"Man Is A Religious Animal"
Context: As a conservative, albeit one of originality and relatively liberal views, Edmund Burke deplored the French Revolution. He believed that it would do more to injure mankind and society than it could do good. He believed in the slow accretion of culture, and so he hated to see institutions which had been brought into being over centuries erased within a few days or weeks, to be supplanted by theories which could be used or abused by persons in power. Specifically, he felt that religion is important to mankind as "the basis of civil society, and the source of all good and of all comfort." Realizing that others might argue that England had undergone a religious revolution in parting from the Roman Church, Burke defends the Anglican Church, saying that the British have chosen it from zeal, not apathy, and that it has more of Christian principle in it, rather than less. He also defends it as part of a social fabric which, along with its success, contains established monarchy, established aristocracy, and an established democracy, as well. What is happening to religion during the French Revolution he sees as a surge of atheism which cannot last long:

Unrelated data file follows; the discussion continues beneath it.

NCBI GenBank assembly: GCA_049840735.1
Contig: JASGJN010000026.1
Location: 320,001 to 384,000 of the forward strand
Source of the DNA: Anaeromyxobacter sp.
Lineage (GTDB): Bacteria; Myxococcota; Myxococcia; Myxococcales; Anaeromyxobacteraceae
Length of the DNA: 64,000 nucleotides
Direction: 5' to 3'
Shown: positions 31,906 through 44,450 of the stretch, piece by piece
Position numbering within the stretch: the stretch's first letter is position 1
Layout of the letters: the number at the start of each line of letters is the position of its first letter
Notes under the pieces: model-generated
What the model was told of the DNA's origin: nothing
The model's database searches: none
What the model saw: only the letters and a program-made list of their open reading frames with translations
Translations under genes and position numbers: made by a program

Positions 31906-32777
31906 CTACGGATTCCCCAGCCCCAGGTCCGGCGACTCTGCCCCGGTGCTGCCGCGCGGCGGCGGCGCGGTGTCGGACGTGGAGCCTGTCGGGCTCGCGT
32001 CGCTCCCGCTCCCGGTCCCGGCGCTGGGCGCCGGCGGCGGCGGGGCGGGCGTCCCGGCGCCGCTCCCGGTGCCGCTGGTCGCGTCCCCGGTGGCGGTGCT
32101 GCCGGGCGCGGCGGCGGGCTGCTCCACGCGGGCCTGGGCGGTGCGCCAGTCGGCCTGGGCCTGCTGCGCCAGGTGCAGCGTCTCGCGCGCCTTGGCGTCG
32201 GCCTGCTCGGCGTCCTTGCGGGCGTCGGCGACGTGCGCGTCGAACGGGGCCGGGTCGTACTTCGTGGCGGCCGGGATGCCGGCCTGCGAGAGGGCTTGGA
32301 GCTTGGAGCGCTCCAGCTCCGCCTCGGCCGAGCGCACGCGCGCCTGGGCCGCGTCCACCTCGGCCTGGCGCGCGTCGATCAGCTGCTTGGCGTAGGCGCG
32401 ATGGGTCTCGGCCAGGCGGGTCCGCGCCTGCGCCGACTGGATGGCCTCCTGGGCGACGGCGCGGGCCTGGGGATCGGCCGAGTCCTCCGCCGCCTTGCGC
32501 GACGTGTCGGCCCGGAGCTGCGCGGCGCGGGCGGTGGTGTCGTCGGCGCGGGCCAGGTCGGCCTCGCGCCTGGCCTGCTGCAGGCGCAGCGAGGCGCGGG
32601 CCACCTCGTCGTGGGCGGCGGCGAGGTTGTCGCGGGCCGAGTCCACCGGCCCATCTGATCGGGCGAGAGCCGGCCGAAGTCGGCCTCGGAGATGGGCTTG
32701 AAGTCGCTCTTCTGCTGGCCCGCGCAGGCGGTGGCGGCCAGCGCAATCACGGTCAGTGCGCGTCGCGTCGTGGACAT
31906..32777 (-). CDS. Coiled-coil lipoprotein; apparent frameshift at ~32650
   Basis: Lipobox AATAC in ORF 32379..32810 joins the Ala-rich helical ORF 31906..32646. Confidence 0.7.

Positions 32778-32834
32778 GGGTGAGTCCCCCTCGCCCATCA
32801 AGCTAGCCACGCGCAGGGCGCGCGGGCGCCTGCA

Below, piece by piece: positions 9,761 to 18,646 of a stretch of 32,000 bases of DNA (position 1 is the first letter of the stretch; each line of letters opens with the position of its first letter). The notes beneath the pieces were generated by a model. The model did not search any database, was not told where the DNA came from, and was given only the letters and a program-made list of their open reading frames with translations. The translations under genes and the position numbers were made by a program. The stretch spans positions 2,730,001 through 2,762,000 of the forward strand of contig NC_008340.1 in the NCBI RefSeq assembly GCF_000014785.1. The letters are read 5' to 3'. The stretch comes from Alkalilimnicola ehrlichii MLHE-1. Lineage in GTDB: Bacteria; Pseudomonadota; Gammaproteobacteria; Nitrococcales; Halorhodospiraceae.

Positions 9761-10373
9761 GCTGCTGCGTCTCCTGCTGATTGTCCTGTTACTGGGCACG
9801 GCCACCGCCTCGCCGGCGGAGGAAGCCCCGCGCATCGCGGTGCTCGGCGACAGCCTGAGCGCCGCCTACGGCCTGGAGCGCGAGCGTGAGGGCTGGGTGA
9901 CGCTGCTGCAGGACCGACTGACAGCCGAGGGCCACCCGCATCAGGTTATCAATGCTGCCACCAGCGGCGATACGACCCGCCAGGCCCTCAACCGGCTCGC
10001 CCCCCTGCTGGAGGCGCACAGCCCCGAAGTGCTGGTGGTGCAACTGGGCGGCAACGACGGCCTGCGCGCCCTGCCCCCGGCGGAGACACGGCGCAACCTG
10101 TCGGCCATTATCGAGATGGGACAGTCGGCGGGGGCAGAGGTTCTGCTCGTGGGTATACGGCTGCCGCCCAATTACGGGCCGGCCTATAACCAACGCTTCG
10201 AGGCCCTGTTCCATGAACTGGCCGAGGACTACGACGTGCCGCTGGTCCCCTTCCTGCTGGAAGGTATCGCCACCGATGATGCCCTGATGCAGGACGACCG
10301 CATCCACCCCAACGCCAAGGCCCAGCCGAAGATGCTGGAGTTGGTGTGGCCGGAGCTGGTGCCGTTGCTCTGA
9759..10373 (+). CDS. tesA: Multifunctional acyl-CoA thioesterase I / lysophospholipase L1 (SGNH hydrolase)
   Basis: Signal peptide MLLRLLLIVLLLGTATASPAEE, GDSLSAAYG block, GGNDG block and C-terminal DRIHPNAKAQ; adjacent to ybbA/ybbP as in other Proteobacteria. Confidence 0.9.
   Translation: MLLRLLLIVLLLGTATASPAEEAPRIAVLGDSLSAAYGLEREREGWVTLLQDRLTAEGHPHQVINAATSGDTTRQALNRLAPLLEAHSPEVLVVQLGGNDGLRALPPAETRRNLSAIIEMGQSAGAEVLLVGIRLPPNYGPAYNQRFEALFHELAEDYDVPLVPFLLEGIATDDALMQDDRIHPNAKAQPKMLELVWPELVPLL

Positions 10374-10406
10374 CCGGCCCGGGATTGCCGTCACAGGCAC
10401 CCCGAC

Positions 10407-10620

We know, and it is our pride to know, that man is by his constitution a religious animal; that atheism is against, not only our reason, but our instincts; and that it cannot prevail long. But if, in the moment of riot, and in a drunken delirium from the hot spirit drawn out of the alembic of hell, which in France is now so furiously boiling, we should uncover our nakedness, by throwing off that Christian religion which has hitherto been our boast and comfort, and one great source of civilization amongst us, and among many other nations, we are apprehensive (being well aware that the mind will not endure a void) that some uncouth, pernicious, and degrading superstition might take the place of it.